The junta continued to face low-grade insurgencies in border areas, waged by the Karen National Union (KNU) and at least five smaller ethnic-based rebel armies. A Burmese army offensive against the KNU early in the year drove some 30,000 villagers from their homes in eastern Burma, the Far Eastern Economic Review reported in January. More offensives were reported late in the year after the onset of the dry season. Thai troops, meanwhile, reportedly raided several narcotics labs inside Burma, run by a former Burmese rebel group, that help traffick millions of methamphetamine tablets to Thailand each year, according to the Review and other sources. The United Wa State Army (UWSA) trafficks the drugs with the reported help of Burmese soldiers and intelligence officials. The UWSA is one of about 15 rebel groups that have since 1989 reached ceasefire deals permitting them to maintain their armies and carry out some governmental functions in their territories. Like the UWSA, many are involved in narcotics trafficking.
Burma continued to be ruled by one of the world's most repressive regimes. The junta rules by decree, controls the judiciary, suppresses nearly all basic rights, and commits human rights abuses with impunity. Military officers hold most cabinet positions, and active or retired officers hold most top posts in all ministries. Diplomats say that junta leader General Than Shwe is ailing and is expected to be succeeded by General Maung Aye, the army commander and the regime's second-ranking official. However, they add, Maung Aye is locked in a behind-the-scenes struggle for the top spot with Lieutenant General Khin Nyunt, the military intelligence chief and the junta's number three official. This jockeying for power reflects a broader split in the regime between supporters of Maung Aye, who oppose any type of reform, and those of Khin Nyunt, who favor modest reforms to boost Burma's flagging economy. Former strongman Ne Win, now 90, still wields some influence within the junta.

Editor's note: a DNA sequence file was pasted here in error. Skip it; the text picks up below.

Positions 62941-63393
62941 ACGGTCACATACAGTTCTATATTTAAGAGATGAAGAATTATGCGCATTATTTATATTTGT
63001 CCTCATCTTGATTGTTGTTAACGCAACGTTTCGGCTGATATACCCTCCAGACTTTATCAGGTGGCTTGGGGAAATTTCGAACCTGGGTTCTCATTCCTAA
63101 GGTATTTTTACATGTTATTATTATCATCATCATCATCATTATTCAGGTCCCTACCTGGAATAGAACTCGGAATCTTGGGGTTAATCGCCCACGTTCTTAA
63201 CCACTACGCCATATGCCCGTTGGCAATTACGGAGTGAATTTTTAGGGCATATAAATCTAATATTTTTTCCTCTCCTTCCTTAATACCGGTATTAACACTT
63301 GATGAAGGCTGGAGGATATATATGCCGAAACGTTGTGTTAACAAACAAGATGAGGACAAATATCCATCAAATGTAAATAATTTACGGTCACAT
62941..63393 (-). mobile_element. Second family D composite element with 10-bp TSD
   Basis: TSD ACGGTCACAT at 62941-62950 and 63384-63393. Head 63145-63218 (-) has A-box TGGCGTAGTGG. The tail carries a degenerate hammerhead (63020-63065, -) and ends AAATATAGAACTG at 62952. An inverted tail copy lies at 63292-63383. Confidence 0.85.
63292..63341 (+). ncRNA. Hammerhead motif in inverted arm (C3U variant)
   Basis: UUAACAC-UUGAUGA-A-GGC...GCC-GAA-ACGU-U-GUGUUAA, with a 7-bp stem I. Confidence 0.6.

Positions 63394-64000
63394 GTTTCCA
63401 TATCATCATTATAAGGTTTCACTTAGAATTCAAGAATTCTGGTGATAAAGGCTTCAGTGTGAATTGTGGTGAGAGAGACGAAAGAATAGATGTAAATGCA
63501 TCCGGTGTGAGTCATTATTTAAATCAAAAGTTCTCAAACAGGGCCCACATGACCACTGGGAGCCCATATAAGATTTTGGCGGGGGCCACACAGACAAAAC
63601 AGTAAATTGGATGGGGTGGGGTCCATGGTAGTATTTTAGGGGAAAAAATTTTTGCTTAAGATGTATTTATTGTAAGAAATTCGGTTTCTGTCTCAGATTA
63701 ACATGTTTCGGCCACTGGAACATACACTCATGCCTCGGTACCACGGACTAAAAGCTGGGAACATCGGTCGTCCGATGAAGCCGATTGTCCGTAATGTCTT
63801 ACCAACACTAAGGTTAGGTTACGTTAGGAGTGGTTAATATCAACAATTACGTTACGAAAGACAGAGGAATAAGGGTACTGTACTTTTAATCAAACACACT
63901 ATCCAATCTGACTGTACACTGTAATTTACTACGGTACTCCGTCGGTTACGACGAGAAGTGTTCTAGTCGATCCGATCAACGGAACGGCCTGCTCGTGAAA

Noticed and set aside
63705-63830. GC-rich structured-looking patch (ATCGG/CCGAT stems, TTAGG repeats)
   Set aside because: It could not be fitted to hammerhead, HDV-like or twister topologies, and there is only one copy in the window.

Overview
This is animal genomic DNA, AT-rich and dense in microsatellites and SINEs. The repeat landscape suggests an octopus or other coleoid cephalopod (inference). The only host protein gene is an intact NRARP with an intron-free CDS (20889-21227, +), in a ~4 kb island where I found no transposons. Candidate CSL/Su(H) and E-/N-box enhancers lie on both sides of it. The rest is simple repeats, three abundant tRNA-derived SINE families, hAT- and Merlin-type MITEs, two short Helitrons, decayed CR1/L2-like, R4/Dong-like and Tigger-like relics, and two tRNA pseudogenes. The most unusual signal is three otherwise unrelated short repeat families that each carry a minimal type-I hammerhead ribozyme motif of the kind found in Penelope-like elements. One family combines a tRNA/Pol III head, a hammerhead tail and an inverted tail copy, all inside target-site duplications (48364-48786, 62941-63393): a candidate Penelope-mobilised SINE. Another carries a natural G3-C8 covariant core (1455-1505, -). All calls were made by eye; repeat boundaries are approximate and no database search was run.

The United Nations Human Rights Commission in Geneva condemns the regime each year for committing tortures, disappearances, and other grave human rights abuses. In its 2001 session in the spring, the commission praised the government for beginning a dialogue with Suu Kyi, but also deplored "the deterioration of the human rights situation and the continuing pattern of gross and systematic violations of human rights" in the country.